The choice was seen as a reflection of Moon’s determination to overhaul the powerful law enforcement body, which has been criticized for holding too much power with its exclusive rights to indict.
But the former head of the nation’s human rights watchdog has come under fire for his “sexist perception of women,” which some say could dim his chances of taking the minister’s job.
|Justice Minister nominee Ahn Kyong-whan speaks to reporters at a temporary office in Seoul on Wednesday. (Yonhap)|
In the book titled “What is a Man,” Ahn, 69, described women as “a necessary companion to alcohol-fueled gatherings.” “There should be women at alcohol-fueled gatherings. If none, there should be at least mothers-in-law around you,” he said.
Ahn also appeared to justify men’s purchasing of sex, saying “Wives, like all other Korean mothers, have no interest in taking care of their husbands in bed as they are immersed in children’s education.”
“There is a saying that young women cannot be beggars unless they are mentally ill. Rather than begging for money, they can live with pride as prostitutes. There are countless men who attempt to pay for sex with women,” he said.
“There is a long history of trading human bodies. A young woman’s body is a source of life. It is any man’s wish to be reborn by putting oneself in spring water.”
In a column in 2004 for local daily DongA Ilbo, he also wrote, “The love story between man and woman evolves in different situations, but the essence is always the same. In other words, men are potential rapists and women are prostitutes.”
The book also included what appears to be his misogynic views about women.
“Korean women want everything. Some women say they want a funny guy, but they also want a luxury brand bag. It is pitiful and sad for Korean men,” he wrote.
Ahn served as the chairman of the country’s state human rights watchdog from 2006 to 2009. He later stepped down, lambasting then-conservative President Lee Myung-bak’s policy on human rights. In 2003, he headed a policy advisory committee for the Justice Ministry. Since 2013, he has served as an emeritus professor of law at Seoul National University.
In another column run by local paper Gwangju Ilbo in July 2014, he also confessed that he had had ethical lapses, which could further tarnish his reputation.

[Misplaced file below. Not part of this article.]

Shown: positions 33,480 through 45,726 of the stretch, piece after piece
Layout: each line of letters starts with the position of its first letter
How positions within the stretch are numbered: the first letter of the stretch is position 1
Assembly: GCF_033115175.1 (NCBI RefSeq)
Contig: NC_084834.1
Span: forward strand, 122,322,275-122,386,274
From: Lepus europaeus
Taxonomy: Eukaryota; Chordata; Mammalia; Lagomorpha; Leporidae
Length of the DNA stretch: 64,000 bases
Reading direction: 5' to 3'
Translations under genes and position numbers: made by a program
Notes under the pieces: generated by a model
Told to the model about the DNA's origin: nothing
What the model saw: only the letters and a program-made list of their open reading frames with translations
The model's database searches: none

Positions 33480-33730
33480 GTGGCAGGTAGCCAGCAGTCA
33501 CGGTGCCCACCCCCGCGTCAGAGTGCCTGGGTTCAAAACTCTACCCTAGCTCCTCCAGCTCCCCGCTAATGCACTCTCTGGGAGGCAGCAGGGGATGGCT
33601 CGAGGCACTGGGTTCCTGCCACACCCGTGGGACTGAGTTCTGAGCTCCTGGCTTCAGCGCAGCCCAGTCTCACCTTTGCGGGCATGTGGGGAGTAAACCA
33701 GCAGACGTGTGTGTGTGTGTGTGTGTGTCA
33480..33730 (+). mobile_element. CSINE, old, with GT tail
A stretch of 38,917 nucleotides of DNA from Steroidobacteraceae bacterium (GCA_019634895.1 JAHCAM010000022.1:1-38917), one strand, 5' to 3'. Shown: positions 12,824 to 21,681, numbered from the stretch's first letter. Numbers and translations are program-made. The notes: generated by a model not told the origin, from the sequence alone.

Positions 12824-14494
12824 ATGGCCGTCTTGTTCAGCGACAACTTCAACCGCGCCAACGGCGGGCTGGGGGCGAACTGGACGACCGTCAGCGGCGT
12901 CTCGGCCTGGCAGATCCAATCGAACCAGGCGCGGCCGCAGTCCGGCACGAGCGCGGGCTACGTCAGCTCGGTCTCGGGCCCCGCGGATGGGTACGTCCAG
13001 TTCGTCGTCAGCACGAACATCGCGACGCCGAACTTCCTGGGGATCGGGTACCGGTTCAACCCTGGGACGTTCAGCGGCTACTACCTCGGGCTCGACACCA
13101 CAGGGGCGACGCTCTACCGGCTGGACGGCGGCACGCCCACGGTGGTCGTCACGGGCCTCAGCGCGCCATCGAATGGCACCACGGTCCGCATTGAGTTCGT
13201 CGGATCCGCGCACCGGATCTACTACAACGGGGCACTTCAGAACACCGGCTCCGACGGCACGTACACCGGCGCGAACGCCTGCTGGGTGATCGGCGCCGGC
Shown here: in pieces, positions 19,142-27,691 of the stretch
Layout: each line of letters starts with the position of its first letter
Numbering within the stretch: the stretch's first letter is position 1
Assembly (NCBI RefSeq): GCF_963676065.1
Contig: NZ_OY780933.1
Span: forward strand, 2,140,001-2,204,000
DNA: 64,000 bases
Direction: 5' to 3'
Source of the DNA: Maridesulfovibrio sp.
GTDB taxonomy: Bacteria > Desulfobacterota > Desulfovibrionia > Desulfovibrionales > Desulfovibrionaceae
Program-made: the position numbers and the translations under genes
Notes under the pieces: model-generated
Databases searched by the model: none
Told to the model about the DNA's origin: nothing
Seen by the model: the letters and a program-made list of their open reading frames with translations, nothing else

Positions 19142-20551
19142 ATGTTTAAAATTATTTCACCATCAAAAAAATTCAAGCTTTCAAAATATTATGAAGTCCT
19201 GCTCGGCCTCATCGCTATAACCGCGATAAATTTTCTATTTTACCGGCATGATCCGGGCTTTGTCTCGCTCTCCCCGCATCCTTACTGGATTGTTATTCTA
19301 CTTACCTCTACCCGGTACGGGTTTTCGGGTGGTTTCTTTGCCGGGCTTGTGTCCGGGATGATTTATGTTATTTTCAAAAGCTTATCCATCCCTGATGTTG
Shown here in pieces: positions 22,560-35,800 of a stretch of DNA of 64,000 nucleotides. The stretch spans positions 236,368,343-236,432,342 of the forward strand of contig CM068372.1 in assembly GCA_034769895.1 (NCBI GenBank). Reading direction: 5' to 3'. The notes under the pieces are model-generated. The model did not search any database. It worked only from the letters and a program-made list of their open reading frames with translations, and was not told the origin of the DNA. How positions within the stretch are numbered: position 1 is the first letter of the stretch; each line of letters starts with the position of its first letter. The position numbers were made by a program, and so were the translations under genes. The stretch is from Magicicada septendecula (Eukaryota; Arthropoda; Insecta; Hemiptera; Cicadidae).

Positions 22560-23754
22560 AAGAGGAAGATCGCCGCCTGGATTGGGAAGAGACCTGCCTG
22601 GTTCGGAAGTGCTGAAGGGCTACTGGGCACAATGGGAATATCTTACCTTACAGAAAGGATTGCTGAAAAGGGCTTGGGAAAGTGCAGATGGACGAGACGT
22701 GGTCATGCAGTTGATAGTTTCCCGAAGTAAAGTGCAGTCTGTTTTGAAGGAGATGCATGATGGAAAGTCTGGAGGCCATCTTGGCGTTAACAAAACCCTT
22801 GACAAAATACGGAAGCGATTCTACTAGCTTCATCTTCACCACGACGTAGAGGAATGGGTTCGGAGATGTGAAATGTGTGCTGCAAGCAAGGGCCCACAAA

“I was lucky enough that I was not caught, but I drank and drove on several occasions. If asked at (a) confirmation hearing, how should I answer?” he said in the column titled “truth and falsity of (a) confirmation hearing.”
He said “he doesn’t know” whether he would have been appointed as head of the National Human Rights Commission in 2006 if he had to go through a formal confirmation hearing.
“I have neither avoided the mandatory military service nor registered a false home address, but I may not have paid enough taxes when buying real estate. It is not right even though it was an ordinary practice,” he said.
In a book published in 2000, he also made remarks about his son’s dual citizenship.
He wrote to his son, “You will be forced to serve South Korea as your home country, but you have another country of yours -- the US.”
Dual citizenships of high-ranking officials’ children here have been subject to much criticism as in the case of Foreign Minister nominee Kang Kung-wha who is being attacked for her daughter’s dual citizenship.
There is strong public sentiment against children of high-profile figures having dual citizenships, especially sons, amid criticism that the system could be exploited to prevent them from serving the two-year mandatory military service in Korea.
“I will leave the judgement to readers,” Ahn told reporters while entering his makeshift office in central Seoul on Wednesday morning. “I will give a detailed explanation during the confirmation hearing.”
Opposition parties, even the minor progressive Justice Party which has so far supported Moon’s personnel choices, have strongly condemned the nominee, asking the president to withdraw his choice.
By Ock Hyun-ju (firstname.lastname@example.org)